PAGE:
Driving and using machines

Unexpected episodes of low blood sugar, which can lead to dizziness and fainting, can occur, especially at the beginning of treatment. It is therefore essential to pay attention to individual compatibility. It is best to discuss with a doctor whether you can actively drive and operate heavy machinery despite using glimepiride.

age restrictions

Type 2 diabetes usually only occurs in older people. Accordingly, there is very little data on the use of the drug in children and adolescents. Before use in patients in this age group, an experienced doctor should carry out a benefit-risk assessment.

pregnancy and breast feeding period

If you have gestational diabetes , oral antidiabetic drugs (such as glimepiride) will not be used. Instead, insulins that are injected are the first choice. If women with type 2 diabetes want to become pregnant, they switch to insulin beforehand.

It is not known whether glimepiride is excreted in human milk. Due to the high protein binding, however, a transition is unlikely. The administration of the drug therefore seems justifiable as long as the infant is well monitored. However, to be on the safe side, insulin is also the drug of first choice during breastfeeding if blood sugar reduction with medication is necessary.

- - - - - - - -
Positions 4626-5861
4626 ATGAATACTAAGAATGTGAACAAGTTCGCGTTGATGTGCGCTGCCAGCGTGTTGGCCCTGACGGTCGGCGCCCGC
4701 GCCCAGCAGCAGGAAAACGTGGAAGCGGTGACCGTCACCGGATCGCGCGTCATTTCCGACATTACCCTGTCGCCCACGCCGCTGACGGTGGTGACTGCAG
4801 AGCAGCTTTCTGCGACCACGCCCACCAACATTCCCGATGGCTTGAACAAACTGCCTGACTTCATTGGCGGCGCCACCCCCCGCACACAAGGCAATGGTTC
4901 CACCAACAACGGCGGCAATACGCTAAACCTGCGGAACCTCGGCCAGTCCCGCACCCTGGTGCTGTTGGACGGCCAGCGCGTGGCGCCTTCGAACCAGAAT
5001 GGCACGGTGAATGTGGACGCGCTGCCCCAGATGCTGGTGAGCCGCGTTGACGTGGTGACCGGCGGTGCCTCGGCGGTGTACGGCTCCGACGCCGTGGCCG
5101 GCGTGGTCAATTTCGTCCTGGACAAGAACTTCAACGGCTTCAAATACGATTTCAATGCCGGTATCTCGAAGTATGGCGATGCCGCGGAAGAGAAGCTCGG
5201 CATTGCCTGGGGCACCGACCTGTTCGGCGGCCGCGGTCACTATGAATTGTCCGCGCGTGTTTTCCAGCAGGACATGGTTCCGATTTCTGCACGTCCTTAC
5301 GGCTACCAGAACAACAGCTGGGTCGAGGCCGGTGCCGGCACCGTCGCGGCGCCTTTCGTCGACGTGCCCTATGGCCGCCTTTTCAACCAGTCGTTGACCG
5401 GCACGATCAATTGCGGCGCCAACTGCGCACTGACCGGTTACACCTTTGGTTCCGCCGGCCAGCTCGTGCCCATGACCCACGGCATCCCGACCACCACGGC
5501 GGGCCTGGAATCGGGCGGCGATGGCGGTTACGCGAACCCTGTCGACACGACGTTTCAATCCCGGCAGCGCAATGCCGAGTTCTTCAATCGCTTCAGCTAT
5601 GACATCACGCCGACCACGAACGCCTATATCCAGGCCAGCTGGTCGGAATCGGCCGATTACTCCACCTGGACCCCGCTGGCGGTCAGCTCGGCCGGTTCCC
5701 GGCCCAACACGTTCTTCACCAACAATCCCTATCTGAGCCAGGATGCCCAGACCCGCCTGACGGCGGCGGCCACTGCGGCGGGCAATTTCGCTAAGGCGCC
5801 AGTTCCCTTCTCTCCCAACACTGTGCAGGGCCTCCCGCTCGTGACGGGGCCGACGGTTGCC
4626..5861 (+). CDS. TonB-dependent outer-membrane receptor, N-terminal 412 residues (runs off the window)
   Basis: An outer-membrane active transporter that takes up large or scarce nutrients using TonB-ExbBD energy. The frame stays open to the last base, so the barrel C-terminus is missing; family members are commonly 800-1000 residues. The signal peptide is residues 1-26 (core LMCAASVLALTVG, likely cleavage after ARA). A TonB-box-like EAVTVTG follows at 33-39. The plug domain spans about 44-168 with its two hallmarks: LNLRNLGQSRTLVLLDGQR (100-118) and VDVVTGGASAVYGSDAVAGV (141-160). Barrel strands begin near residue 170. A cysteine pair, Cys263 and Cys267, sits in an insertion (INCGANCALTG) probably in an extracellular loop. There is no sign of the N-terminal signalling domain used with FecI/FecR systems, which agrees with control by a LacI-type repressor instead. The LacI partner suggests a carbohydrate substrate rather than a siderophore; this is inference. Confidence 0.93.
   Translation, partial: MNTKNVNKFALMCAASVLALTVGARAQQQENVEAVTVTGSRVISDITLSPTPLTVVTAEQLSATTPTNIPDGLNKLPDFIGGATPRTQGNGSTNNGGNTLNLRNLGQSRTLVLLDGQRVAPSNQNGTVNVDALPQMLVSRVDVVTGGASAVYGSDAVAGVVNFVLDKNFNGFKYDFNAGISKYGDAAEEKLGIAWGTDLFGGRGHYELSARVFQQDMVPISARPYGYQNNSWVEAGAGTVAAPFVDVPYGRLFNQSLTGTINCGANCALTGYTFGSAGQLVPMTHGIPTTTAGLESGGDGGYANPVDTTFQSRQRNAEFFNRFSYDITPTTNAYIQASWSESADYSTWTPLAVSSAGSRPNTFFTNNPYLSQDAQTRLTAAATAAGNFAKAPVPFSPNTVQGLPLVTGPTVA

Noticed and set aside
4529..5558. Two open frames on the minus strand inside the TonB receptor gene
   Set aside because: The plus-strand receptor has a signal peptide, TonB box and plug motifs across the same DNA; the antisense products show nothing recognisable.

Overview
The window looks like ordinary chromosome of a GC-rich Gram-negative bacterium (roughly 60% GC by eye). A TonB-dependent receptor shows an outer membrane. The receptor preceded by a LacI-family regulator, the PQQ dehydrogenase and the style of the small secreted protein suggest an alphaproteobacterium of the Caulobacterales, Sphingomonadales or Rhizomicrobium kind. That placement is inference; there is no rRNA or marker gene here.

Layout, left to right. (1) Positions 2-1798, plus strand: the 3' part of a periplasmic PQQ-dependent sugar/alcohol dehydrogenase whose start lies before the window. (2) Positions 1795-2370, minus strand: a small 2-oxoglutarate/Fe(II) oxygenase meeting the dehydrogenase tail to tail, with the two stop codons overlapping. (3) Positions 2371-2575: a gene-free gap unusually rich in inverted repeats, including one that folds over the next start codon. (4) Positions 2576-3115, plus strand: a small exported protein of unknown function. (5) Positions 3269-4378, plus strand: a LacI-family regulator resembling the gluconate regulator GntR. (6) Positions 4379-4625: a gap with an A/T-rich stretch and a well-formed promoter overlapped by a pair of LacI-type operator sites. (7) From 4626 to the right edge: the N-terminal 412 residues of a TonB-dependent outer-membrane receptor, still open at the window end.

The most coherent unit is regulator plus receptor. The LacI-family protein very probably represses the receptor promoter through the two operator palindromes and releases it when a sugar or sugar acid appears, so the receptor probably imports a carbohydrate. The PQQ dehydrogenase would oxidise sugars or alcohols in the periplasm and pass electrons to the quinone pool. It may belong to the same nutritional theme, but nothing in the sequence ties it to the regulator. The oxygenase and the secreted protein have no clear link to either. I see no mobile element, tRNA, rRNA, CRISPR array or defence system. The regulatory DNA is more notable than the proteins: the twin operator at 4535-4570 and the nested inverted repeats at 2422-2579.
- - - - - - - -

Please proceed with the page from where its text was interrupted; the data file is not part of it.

How to get medicines containing glimepiride

Drugs with glimepiride require a prescription in Germany, Austria and Switzerland. You can therefore only get them with a prescription from the doctor in the pharmacy.

Since when is glimepiride known?

Sulfonylureas have long been used as blood sugar-lowering agents in diabetes. The further development of older representatives of this drug class led to the introduction of glimepiride in 1996.